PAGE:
On 27 Jul 2009, at 16:25, David Nyman wrote:

> On 27 July, 09:46, Bruno Marchal <marc...@ulb.ac.be> wrote:
>> ... yet, the shadows of braids and links(*) appear somehow in the two
>> matter hypostases, and this in a context where space (not juts time)
>> has to be a self-referential context, in that weak sense, such work
>> seems to go in the right direction. Of course the approach are
>> different, and loop gravity suffers the usual weakness of the whole
>> aristotelian theology, where the observer's experiences are  
>> abstracted
>> away. All this relies to AUDA.
> Essentially you're saying that any truly successful mind-body (not
> just 'body') TOE *must* be a generative account of the emergence of
> observers and their specific relations to their observed
> environments.  Of course this is explicitly 'non-objective', which is
> probably equivalent to heresy if not blasphemy for physicists.

Well the 'non-objective part' is treated "objectively" with a usual  
third person sharable theory, and indeed already shared, given that  
the TOE is number theory.

What could be heresy for some physicalist is that physics is no more a  
fundamental science and physical reality emerge from a first person  
plural self-reference, but not based on us, but on all universal  
numbers (so it is neither a solipsism nor an anthropomorphism).

What is the fundamental science? I would call that the theology of  

> What is presented in the NS piece is - as always - a structural
> description of a generalised environment that presumably relies
> without further justification on some assumed 'identity' with 'parts'
> of it to account for observers and their experiences: e.g. "we could
> be nothing more than a bundle of stubborn dreadlocks in space".


I think we are persons, universal persons.
You could say, with a bit of salt, that  person is a number which  
moves itself,  relatively to many numbers.

> As
> you say, the observer is in effect abstracted out of such accounts.
> But let's say, for argument's sake, that my mind *isn't* a digital
> machine (i.e. can't be replaced by a digital computer). Nonetheless, I
> still need to give an explicit account of observers and their
> experiences in some other - presumably non-digital-computational -
> way.


>  This might rely on, say, a fundamentally topological/analogical
> analysis in terms of some primary continuum, that could nevertheless
> incorporate generative and recursive features analogous to those of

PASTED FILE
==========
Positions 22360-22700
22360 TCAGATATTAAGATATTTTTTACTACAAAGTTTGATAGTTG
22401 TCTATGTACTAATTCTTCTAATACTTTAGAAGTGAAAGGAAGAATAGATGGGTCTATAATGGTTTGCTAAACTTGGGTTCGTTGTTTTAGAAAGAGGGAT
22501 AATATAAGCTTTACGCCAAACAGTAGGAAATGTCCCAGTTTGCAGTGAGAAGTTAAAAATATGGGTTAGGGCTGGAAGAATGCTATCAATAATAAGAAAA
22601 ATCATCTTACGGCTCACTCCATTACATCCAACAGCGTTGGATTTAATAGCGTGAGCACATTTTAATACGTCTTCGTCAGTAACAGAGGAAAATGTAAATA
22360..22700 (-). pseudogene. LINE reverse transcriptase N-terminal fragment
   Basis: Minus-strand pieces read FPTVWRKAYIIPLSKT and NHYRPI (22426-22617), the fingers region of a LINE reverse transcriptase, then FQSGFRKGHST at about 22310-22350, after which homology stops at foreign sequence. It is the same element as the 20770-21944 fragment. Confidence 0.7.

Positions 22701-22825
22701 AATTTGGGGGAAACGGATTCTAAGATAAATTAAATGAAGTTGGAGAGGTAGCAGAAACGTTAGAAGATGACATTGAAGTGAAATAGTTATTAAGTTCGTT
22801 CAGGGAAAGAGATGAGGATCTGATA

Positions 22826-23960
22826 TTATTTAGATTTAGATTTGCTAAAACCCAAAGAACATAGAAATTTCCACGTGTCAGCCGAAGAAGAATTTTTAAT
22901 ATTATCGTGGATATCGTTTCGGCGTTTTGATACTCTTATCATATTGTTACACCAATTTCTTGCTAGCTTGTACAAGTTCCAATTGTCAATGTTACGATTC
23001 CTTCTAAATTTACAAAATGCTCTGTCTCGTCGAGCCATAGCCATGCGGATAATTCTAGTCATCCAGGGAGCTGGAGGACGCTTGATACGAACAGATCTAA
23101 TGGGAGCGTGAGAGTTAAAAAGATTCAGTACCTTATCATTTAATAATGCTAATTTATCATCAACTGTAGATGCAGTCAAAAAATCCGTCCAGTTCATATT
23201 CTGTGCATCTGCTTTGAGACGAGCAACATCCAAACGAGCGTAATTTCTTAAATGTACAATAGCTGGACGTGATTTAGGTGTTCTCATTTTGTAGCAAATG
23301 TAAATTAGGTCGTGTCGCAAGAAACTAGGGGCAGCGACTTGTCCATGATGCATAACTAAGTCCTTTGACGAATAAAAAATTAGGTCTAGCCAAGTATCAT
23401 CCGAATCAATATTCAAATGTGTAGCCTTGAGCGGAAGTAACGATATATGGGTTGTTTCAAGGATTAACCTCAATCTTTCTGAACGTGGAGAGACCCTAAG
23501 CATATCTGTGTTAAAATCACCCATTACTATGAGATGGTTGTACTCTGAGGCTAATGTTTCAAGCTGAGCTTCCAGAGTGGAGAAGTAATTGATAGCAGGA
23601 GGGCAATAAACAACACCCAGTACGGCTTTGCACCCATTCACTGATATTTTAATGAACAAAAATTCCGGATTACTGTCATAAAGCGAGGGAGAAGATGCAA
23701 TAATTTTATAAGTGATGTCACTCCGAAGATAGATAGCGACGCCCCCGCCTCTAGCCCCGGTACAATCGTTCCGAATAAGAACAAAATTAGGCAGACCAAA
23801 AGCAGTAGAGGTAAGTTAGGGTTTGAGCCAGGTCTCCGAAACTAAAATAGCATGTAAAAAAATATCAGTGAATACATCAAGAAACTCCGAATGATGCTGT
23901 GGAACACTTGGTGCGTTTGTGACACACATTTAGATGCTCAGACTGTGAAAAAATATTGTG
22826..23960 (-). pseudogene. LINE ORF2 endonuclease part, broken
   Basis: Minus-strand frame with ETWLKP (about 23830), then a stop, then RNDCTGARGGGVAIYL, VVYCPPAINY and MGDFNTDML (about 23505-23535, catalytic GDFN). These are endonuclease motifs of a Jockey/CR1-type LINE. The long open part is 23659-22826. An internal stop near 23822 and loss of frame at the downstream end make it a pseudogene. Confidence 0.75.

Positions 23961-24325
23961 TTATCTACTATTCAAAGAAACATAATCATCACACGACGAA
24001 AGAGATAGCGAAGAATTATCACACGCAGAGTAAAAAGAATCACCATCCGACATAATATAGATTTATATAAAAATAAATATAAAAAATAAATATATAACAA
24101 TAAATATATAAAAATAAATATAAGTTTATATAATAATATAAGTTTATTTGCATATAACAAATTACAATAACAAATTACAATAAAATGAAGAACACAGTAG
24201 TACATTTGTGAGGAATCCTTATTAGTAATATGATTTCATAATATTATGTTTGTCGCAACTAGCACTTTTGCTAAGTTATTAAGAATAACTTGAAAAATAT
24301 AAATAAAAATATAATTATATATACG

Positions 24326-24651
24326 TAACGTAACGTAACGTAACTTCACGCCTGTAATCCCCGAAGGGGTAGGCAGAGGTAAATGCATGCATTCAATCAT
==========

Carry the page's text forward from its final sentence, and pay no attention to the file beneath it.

> COMP (but as you see I'm way out of my depth here).
> So my question is: do you think that there could be a non-COMP account
> of such a kind *in principle*?

Yes. It is even a consequence of COMP. COMP implies the possibility  
that COMP could be false. It justifies the "act of faith" needed for  
saying "yes" to the doctor. It "un-trivializes" the act.

> Or does the UDA analysis intend to
> show that *only* an account that is fundamentally digital/
> computational can explain the emergence of observers and their
> experiences with *all* the features that must actually be accounted
> for?  And even in the absence of any prior claim that the mind itself
> is a digital computation?

Actually, the real axiom is a self-duplicability principle. According  
to the duplicability, you will have the whole of AUDA remaining  
correct and even complete, at the propositional level, for many  
"gods" (non emulable entities). The theology of the machine van be  
lifted to almost all "self-duplicable" entities (but the proofs get  
more complex). It applies to most of the "gods" I mentioned in some  
post. You have to go very near the big unnameable for getting rid of  
the completeness of G/G* propositional theology. This was seen by  
Solovay (with other terms).
Or you have to postulate we are much less than universal machine,  
which is just "obviously false", imo.
This is a weakness, it means we can only test a very general  
principle. Most gods have similar physical realities, they have the  
same observable. Physics become a very strong invariant, it is stable  
for many non recursive permutations. But it is real hard math to  
handle all this material.
Actually, comp itself has a huge spectrum according to the choice of  
substitution level. Transfinite weakenings of the notion of  
substitution level can help to extend most comp consequence on those  
weakenings. But this could be only of academical interest, I don't know.
I am not sure I would say "yes" to a doctor who does propose me an  
actual infinite brains.



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